by Raywat Deonandan
This article was first published in The Huffington Post Canada on Nov 11, 2016.
The Trumpocalypse is upon us. If you are among the Orange One’s supporters, congratulations; your guy won. In the words of a Facebook friend, I hope he’s as great as you think he is. For the sake of civility, I will assume that you had rational reasons for selecting him, and were not driven by hatred of women, non-Whites, or foreigners.
If you are, like me, horrified by the proposition of four years of Trump-style Republican rule of the White House, Senate and House of Representatives, these are dark days. My social media feed is alive with expressions of doom and Apocalyptic despair, as protests abound and professional friends in the U.S. are unironically looking for opportunities in supposedly more progressive countries.
I get it. There’s a sense that president-elect Trump will roll back all of the progressive initiatives that President Obama worked so hard to bring to Americans. There will likely be fast action to repeal Obamacare, to de-fund agencies offering reproductive services to women, to further drain the treasury by implementing deep tax cuts, and some vicious efforts to hunt down undocumented immigrants and, frankly, to terrorize non-White newcomers.
Longer term, Trump and Pence are in a position to appoint several new Supreme Court members, essentially giving U.S. government and society a right-leaning bias for the next generation. What this means for landmark decisions, like Roe vs. Wade, is uncertain. But fear and trepidation are understandable feelings for many Americans today (the majority, based upon the popular vote).
I am a foreigner, a Canadian. So the domestic policies of a U.S. President do not directly affect me. It is, however, worth pointing out that ultra-Right actors here in Canada were quick to celebrate the Trump victory, former Conservative Prime Minister Stephen Harper and Conservative leader wannabe Kelley Leitch prime among them.
While the U.S. president’s domestic policies might not affect us Canadians directly, his or her foreign policies have profound effects on our lives, hence we can feel justified in having an opinion on who occupies the White House.
To go by the man’s actual statements, a Trump presidency might result in wanton nuking of random targets. Or a partnership with Russia against the wrong side in Syria. Or maybe nothing at all. No one knows. A Trump presidency fills many with dread, largely because of the competing forces of his egregious claims and his status as a complete unknown with no policy track record.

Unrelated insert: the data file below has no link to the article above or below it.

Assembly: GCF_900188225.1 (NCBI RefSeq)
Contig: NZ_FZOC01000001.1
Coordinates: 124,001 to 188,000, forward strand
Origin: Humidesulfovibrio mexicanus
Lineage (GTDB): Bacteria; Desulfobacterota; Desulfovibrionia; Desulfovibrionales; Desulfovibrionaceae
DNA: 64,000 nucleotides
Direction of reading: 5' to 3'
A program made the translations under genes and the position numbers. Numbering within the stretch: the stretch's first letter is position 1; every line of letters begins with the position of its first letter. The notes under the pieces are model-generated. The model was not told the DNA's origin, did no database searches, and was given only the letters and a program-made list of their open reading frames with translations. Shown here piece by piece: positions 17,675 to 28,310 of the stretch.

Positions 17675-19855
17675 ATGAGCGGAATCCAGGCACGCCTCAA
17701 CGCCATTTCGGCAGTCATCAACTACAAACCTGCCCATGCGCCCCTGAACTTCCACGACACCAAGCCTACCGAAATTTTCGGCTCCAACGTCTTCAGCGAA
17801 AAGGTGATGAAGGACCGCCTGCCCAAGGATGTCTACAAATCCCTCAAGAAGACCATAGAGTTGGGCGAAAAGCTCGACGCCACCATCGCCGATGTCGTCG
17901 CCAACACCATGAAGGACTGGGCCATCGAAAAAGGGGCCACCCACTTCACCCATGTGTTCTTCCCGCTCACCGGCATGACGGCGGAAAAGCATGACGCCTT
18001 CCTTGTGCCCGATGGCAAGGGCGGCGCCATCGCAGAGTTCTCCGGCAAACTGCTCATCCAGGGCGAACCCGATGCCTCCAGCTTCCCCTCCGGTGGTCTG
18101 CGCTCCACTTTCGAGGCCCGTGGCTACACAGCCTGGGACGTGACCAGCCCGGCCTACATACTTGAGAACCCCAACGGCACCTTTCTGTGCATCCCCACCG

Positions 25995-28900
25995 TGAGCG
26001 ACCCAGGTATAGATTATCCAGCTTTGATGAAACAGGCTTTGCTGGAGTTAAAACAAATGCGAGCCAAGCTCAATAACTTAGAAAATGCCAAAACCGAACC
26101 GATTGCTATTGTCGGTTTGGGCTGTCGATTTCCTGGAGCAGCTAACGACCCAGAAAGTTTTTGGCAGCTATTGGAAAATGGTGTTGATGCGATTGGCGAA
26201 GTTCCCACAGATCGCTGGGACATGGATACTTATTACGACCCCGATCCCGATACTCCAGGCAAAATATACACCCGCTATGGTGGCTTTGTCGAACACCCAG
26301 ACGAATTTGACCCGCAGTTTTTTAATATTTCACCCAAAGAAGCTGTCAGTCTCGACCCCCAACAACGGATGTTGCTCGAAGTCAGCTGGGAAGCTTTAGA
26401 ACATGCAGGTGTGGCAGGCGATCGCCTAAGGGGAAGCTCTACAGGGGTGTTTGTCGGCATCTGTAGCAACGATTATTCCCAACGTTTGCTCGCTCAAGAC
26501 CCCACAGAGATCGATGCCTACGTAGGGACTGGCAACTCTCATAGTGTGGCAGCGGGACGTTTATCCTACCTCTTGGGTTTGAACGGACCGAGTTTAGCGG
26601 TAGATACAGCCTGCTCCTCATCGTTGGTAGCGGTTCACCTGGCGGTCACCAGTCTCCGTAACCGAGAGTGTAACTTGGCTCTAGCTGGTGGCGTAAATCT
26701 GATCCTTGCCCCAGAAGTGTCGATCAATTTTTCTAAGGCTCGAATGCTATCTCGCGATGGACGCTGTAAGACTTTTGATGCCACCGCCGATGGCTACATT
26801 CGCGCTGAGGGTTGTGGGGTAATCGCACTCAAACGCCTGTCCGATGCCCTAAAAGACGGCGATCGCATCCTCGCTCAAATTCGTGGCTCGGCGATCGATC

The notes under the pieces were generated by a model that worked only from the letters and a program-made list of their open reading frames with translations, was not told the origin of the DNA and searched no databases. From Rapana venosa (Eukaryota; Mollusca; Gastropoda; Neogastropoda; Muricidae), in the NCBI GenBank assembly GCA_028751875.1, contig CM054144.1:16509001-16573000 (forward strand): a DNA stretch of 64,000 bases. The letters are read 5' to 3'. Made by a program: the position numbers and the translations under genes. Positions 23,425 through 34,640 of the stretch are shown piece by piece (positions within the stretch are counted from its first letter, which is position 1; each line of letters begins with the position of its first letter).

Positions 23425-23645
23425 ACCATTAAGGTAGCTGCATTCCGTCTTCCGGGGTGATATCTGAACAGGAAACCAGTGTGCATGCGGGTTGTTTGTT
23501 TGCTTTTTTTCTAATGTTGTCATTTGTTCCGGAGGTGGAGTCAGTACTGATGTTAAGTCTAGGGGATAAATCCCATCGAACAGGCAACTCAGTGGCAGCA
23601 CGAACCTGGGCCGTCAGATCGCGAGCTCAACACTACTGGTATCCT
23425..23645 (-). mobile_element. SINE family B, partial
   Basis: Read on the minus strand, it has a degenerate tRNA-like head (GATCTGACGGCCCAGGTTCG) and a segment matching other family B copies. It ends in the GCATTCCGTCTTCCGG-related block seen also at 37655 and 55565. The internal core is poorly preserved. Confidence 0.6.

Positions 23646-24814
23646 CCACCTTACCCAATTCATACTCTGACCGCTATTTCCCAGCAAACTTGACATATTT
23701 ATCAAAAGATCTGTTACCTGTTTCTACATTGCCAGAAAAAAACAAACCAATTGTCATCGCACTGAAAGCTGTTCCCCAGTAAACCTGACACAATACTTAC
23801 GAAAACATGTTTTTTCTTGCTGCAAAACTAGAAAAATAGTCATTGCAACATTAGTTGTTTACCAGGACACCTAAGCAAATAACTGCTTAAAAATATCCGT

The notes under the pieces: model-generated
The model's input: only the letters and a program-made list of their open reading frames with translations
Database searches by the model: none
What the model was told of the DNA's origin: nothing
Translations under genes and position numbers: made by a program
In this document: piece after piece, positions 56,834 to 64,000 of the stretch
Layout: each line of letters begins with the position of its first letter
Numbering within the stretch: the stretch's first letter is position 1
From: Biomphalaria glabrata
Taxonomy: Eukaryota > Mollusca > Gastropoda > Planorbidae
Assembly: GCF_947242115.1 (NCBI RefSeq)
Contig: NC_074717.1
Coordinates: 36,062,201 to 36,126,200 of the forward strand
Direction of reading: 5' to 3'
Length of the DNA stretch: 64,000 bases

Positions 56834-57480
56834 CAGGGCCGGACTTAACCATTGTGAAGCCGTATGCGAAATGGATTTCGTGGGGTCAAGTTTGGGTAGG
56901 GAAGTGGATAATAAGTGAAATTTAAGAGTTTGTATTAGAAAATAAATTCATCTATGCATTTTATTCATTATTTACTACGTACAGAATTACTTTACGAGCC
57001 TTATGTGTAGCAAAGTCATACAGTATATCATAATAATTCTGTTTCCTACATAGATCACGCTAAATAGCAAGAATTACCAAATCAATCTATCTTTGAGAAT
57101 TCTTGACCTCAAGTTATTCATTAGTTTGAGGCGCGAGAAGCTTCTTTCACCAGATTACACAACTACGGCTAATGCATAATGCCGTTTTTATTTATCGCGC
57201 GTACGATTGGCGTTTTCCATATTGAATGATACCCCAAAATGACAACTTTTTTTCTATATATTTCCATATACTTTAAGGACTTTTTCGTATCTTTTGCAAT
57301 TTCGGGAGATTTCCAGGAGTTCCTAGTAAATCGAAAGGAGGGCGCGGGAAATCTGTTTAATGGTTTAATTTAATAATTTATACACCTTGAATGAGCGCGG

But in the interests of our mental health, I would like to put forward a brief argument for hesitating optimism. The Trump presidency is going to be a reality. We who opposed him need to accept it. Here’s how I’m getting through it.
1. Science policy
Yes, I’m about to cling to the barest of silver linings. As with almost all of his platform, Trump’s position on science is vague. And certainly it stands to reason that he is likely to gut environmental programs and earth sciences surveillance programs.
But taking space policy as a case example, the Trump verbiage aligns somewhat well with the ethics of pure scientists. While Clinton would have mirrored Obama’s position of requiring all funded programs to be mapped onto social priorities, Trump’s position seems to be to allow space scientists to dictate the scope of their investigation, regardless of whether the outcomes and outputs of that investigation are immediately applicable to American life.
This might mean an increased focus on deep space exploration, where unfettered discovery is to be encouraged, and a decreased focus on low Earth orbit, where observations of Earth and climate changes are prioritized.
In fact, historically, Republican presidencies are more closely correlated with increased research and development funding, across many scientific domains, than are Democratic presidencies. The problem, of course, is that each party de-emphasizes fields that do not correspond with their political agendas. In the case of Republicans, this means a decrease of focus on environmental sciences.